Rod was a private person. Only a few of his friends had heard him make even a passing reference to his childhood in Chicago, an unhappy time spent as a sensitive, gay boy growing up in an unaccepting and poor family. And few of his friends were aware, at least at first, of his own drug use or his illness. But gradually Rod became more public about both shooting heroin and having AIDS, which in his case was diagnosed at a late stage and didn't respond to combination therapy.

In an article in the zine Junkphood, Rod declared that he planned to deliberately overdose rather than die the object of someone else's pity. His suicide, he predicted, would "be the act of an empowered, purposeful human being committed to gaining ultimate control over his life and death."

But Rod did not take his life. Instead he struggled in his final years to find doctors who would treat his pneumonia, TB meningitis, and other infections while accepting his drug use, which he believed helped him to manage his depression. The medical response was profoundly disappointing to him. As he detailed in a painful article, called "one junky's odyssey," his doctors often treated him as a "dysfunctional fuck-up." They refused to see AIDS--rather than drugs--as his problem.

"All those years I spent advocating for other drug users...did not prepare me for the treatment I would also receive as a heroin injector with AIDS," he wrote. Because he was taking rifampin for his TB, a drug that made him process methadone quickly, he regularly went into withdrawal even while taking doses of methadone that would stabilize others. And he repeatedly checked out of the hospital against medical advice.

True to his principles, Rod did not use the connections he had made as an advocate to get special treatment, even during this last period, when it might have saved his life- or made it more bearable. "He had so many friends and admirers throughout the AIDS system. If he had used his contacts, he would have gotten the best care," says Chou. "But he detested privilege. He wanted to be treated like everybody else."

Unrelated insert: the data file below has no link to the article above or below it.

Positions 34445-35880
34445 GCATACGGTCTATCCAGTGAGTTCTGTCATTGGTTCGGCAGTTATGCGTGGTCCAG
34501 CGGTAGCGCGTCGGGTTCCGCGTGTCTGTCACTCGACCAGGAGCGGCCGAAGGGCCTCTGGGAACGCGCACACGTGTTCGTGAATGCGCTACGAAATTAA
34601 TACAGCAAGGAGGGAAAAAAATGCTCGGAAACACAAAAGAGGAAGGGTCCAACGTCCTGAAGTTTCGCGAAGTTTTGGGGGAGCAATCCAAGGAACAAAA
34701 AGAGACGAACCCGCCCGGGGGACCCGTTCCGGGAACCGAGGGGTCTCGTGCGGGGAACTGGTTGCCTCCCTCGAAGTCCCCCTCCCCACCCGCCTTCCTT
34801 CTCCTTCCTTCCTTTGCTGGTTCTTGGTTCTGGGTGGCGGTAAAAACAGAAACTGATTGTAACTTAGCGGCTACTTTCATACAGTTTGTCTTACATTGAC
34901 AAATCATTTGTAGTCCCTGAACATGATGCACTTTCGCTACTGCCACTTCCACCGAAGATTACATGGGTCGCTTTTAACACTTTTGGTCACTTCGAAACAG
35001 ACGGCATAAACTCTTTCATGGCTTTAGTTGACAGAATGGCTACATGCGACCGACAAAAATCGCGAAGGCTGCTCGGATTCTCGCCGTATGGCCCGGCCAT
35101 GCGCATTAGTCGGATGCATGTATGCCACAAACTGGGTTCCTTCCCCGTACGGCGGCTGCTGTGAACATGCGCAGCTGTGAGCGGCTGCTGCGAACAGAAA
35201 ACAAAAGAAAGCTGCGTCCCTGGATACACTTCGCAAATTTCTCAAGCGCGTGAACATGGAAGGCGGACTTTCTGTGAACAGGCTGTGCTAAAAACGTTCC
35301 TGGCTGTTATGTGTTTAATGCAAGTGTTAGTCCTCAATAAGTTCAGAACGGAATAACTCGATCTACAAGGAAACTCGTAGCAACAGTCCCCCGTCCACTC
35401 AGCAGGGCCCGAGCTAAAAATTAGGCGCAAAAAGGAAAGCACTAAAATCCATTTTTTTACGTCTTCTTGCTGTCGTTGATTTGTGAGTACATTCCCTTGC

A memorial for Rod Sorge will be held at Housing Works, 743 East 9th Street (at Avenue D) on Saturday, February 20, at 4:30.

The Village Voice February 3, 1999


# # #

APRIL, 1991

Drug Policy in the Age of AIDS:
The Philosophy of Harm Reduction
by Rod Sorge

We have understood HIV transmission for years. The routes are obvious, limited, and modifiable, yet HIV seroprevalence has steadily increased around the world. There have been only limited medical advances in the treatment of HIV-related illness. Because of a lack of federal leadership on all fronts, from funding to discrimination, misguided research priorities at the National Institutes of Health (NIH) and the Food and Drug Administration (FDA)(1), and because the virus continues to confound researchers the more it is studied (2), the dream of making AIDS a chronic but manageable condition remains mostly a dream as we start to live through its second decade.

Instead of producing safer sex education for men who have sex with men, the government still demands as end to such sexuality; and instead of producing safer drug use education, the government demands an end to drug use by force rather than treatment. Many of our laws and cultural mores regarding sexuality (like prostitution and sodomy laws) and drug use (such as hypodermic possession and drug paraphernalia statutes) only create a climate that promotes silence, secrecy, hate, and shame at a time when we need to be talking openly about sex and drug use. It is not surprising, then, that most of the AIDS prevention education that has been effective has been developed outside of government agencies and in the communities at which it is aimed.